I hide my wit, my sense of humor, my goofiness. I hide my deep feelings and sensitivity, playing un-phased all the time. I hide my fears, faking strong. I hide my worries, to appear to have it all together.
I’m so done with maintaining appearances. I can’t do it anymore. But why then is it a thing so deeply ingrained in me. I can’t possibly separate from it without ripping out the other vital systems that keep me going. It’s become such a part of me there will be this gaping hole without.
I hide in the shadows. Out of view, out of judgment. Those who stay in the shadows get judged all the same though. We end up being judged by what we withhold.
I want to show myself, be myself, just as I am. Not scared but brave, owning my story, my voice, my self. Not apologizing for it, just living it. It’s too fucking tiring to try any other way.
Understand, I’ll slip quietly
away from the noisy crowd
when I see the pale stars rising, blooming, over the oaks.
I’ll pursue solitary pathways
through the pale twilit meadows,
with only this one dream:
You come too.
– Pathways by Rainer Maria Rilke
Well my brain has picked up and moved out. Beyond getting through the regular motions of my day there is nothing going on upstairs right now… I’ve gotten sick of staring down blank pages and empty computer screens. By the time I muster up the mental power needed to put a few words down I’m so exhausted with the effort that my pregnant body shuts down and instanap. I fall asleep with my laptop balancing on my belly. I’m trying to accept that it’s where I’m at today, as hard as it is.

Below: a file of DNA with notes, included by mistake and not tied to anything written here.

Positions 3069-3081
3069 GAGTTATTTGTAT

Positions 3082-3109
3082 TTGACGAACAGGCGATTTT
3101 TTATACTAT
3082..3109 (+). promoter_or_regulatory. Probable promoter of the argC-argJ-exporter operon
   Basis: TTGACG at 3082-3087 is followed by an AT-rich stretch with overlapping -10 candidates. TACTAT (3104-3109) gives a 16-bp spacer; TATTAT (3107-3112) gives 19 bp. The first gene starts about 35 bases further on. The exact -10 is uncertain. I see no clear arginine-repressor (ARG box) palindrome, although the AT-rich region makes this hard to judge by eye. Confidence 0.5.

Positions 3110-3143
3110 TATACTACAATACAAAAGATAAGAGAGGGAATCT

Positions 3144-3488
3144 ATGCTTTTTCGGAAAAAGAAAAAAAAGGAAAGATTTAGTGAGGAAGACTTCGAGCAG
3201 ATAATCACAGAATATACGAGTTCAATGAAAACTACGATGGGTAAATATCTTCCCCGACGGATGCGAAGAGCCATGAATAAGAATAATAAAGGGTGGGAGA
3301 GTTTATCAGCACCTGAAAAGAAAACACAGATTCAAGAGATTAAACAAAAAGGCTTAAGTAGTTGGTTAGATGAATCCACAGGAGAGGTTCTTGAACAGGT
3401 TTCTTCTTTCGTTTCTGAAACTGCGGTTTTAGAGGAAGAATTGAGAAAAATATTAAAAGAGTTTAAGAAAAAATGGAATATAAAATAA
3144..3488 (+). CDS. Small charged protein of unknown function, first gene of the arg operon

While I wait for my mind and my ability to write anything at all to come back at least I get to look at cute baby stuff. That helps a bit.
This stuffed bunny has a nice story. When my mom was pregnant with me she bought a stuffed animal the very day she heard my heartbeat. She had a funny feeling about the bear when she saw him sitting on the shelf at the toy store. On her way home, she couldn’t even tuck him all the way in the shopping bag. She left his head peeking out. Mr. Bear became my most beloved toy when I was young. Of all the stuffed animals I had I picked him out especially.
Back to this little bunny… My mom bought him at a bookstore over the summer on a whim. When she saw him she had the same funny feeling she had when she first saw Mr. Bear. She decided she had to buy the rabbit for her future grandchild. My husband and I hadn’t mentioned that we were even thinking about having a baby. My dad of course told her it was crazy and that she shouldn’t pressure us into having kids and so on. But she bought the bunny, vowing she’d stash him away for whenever we did decide to have a baby. It turns out that I was five weeks pregnant the day she bought him. My mom’s intuition is uncanny.